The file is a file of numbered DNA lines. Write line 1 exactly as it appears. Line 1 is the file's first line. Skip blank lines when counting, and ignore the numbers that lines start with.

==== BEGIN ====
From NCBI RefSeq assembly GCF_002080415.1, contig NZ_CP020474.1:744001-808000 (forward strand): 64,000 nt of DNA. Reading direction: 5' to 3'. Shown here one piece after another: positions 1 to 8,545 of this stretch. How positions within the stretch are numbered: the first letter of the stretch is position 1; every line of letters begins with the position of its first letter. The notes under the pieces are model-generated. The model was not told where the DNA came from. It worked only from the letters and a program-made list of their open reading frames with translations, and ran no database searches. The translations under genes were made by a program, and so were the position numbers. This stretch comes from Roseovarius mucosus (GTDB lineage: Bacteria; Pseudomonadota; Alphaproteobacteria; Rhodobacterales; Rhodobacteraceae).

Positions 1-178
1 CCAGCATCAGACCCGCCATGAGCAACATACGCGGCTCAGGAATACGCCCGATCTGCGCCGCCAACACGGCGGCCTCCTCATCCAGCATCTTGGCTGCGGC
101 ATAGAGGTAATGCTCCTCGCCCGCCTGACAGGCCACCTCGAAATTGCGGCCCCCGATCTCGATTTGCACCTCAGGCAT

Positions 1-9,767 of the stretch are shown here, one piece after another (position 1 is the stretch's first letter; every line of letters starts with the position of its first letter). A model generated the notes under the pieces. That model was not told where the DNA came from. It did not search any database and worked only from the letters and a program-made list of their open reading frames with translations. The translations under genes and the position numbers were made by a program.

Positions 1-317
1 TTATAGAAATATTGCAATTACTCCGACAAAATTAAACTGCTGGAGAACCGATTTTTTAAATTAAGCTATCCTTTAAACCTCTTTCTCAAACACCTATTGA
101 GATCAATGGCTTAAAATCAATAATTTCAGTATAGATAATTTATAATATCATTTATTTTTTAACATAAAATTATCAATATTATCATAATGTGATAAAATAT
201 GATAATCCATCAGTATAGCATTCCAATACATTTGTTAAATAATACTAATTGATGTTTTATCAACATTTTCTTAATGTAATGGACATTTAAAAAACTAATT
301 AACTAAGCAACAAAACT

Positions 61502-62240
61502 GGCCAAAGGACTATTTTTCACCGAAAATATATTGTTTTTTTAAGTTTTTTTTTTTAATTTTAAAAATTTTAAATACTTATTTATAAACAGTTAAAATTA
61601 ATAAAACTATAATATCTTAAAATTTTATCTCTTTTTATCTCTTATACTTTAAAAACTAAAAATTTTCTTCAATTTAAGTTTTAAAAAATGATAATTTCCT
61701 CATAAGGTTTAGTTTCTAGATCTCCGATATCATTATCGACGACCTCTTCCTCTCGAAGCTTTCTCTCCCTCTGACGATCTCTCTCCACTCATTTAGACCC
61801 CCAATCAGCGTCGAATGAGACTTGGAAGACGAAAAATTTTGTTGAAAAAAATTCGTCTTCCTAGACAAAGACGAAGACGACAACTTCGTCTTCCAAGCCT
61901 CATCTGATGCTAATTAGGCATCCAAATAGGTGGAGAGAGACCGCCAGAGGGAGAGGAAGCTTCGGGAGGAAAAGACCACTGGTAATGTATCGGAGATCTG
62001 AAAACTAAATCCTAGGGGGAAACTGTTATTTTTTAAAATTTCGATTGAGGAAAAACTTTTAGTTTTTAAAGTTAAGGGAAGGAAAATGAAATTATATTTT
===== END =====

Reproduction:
From NCBI RefSeq assembly GCF_002080415.1, contig NZ_CP020474.1:744001-808000 (forward strand): 64,000 nt of DNA. Reading direction: 5' to 3'. Shown here one piece after another: positions 1 to 8,545 of this stretch. How positions within the stretch are numbered: the first letter of the stretch is position 1; every line of letters begins with the position of its first letter. The notes under the pieces are model-generated. The model was not told where the DNA came from. It worked only from the letters and a program-made list of their open reading frames with translations, and ran no database searches. The translations under genes were made by a program, and so were the position numbers. This stretch comes from Roseovarius mucosus (GTDB lineage: Bacteria; Pseudomonadota; Alphaproteobacteria; Rhodobacterales; Rhodobacteraceae).